Yesterday we were again jolted by news of another deadly mass shooting. This time the location was suburban Milwaukee, Wisconsin, and the victims were worshipers at the local Sikh Temple. Five members of that community, along with the shooter, were killed. Several others were wounded, including a police officer. The shooter died in an exchange of gunfire with the police. Details are still emerging but a community of faith has been rocked, as has the broader community in which the members of the Sikh community live.
As a pastor who serves as a leader of the located in and around Troy, Michigan, that includes Sikhs as members and participants, I offer my condolences to the families who have lost loved ones and to the Sikh community of Wisconsin who have been most affected by this act of violence.
Because the Troy-area Interfaith Group, of which I am the convener, includes members of the local Sikh community, I offer to them my support and seek to stand with them in this hour of grief and shock. I know that I speak not only for myself, but for my church and for the interfaith group.
The victims of this shooting are Sikhs who form the fifth largest faith community in the world. With around thirty million adherents and forming a majority of the population in the Punjab, India, it is a monotheistic faith that emerged in India in the 15th century. It is a movement of religious and social reform, that at least from the outside seems to reflect both Hindu and Muslim influences. For more on the religion, you might read the Wikipedia article.
Since 2001, Sikh's have been subject to violence and prejudice because to some they look not only different, but possible like Muslims (that is the stereotypical Muslim has a turban). We don't know yet if this was the case -- that the perpetrator thought they were Muslims. That seems unlikely since this attack seems to be pretty well premeditated. But whatever the case, a community of faith, mostly immigrants was targeted and people were killed and terrorized.
As for the perpetrator, it appears that he was a white supremacist, which makes this a hate crime and possibly an act of domestic terrorism. Indeed, I think terrorist is an apt word to use here. The purpose of this attack was to take lives, but also to terrorize a largely immigrant community.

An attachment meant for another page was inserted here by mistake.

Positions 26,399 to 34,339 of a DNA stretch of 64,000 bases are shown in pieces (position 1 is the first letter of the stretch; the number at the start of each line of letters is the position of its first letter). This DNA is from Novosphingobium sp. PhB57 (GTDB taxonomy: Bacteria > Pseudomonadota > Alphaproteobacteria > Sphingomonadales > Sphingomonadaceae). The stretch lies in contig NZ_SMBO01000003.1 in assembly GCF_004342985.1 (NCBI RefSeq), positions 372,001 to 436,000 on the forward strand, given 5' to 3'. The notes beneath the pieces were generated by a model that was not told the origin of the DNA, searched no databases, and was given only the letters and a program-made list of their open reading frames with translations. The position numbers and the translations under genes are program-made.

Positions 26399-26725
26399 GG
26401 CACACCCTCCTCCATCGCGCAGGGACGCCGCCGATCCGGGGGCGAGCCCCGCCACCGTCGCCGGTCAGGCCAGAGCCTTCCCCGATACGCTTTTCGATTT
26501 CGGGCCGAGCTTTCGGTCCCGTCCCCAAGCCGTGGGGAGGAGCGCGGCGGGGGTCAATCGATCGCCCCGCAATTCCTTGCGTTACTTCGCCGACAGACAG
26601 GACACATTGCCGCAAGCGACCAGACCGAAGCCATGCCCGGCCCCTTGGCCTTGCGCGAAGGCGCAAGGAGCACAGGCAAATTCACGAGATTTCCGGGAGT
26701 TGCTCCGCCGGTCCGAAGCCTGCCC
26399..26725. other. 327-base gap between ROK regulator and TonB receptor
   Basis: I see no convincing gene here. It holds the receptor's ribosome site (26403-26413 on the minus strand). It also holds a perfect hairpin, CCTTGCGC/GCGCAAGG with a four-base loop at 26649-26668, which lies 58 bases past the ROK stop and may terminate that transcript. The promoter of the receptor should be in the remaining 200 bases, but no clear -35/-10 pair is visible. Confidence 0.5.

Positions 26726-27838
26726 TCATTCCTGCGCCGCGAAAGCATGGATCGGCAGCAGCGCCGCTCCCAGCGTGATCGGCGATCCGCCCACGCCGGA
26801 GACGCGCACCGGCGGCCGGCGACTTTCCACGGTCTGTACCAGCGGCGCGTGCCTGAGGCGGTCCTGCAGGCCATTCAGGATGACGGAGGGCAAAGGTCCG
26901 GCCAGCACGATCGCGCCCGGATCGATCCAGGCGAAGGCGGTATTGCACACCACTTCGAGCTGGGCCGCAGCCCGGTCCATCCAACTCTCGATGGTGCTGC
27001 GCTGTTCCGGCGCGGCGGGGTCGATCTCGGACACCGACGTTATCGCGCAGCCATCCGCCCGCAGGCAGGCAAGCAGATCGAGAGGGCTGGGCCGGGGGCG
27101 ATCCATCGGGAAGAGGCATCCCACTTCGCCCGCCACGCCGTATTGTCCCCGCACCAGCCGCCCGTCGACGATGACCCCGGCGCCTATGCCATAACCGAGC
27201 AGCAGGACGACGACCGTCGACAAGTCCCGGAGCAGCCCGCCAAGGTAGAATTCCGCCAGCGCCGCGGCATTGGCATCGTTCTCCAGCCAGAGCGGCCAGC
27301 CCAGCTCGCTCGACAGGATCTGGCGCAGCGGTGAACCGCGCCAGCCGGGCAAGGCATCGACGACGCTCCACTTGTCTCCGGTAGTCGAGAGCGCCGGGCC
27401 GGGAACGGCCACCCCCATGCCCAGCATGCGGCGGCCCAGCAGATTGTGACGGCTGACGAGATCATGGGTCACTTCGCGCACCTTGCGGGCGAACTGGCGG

American Sikhs are, for the most part, immigrants from India. Sikh men are distinctive in their dress -- specifically their turbans. Because Sikh males do not cut their hair or shave, they pull up their hair and cover it (both beard and head) with the turban. Thus, the tendency among some to connect Sikhs with Muslims, and since Muslims are seen by many as prone to violence and even terrorism, well they become collateral damage.
Although the word "senseless" is again being used to describe this shooting, this is an unfortunate usage of the word. No violent attack on a faith community or any community for that matter makes sense. We don't yet know the motives of the killer, but there was and is no justification for an attack, whether the attacker thought he was attacking Muslims or Sikhs. It is time for us as a broader community to first of all say not to violence of any kind in our communities. We must also say no to the kind of bigotry that can lead to such acts of violence. There is an unfortunate stream of anti-immigrant and anti-foreign nativism present in America right now. We must say no to it as well.
So, as we stand with our Sikh neighbors, let us remember that this attack on their community is an attack on all communities. Violence has been on the decline, but it hasn't disappeared. We must be vigilant and we must work together to eliminate violence and stereotyping of the other.
First published at Ponderings on a Faith Journey.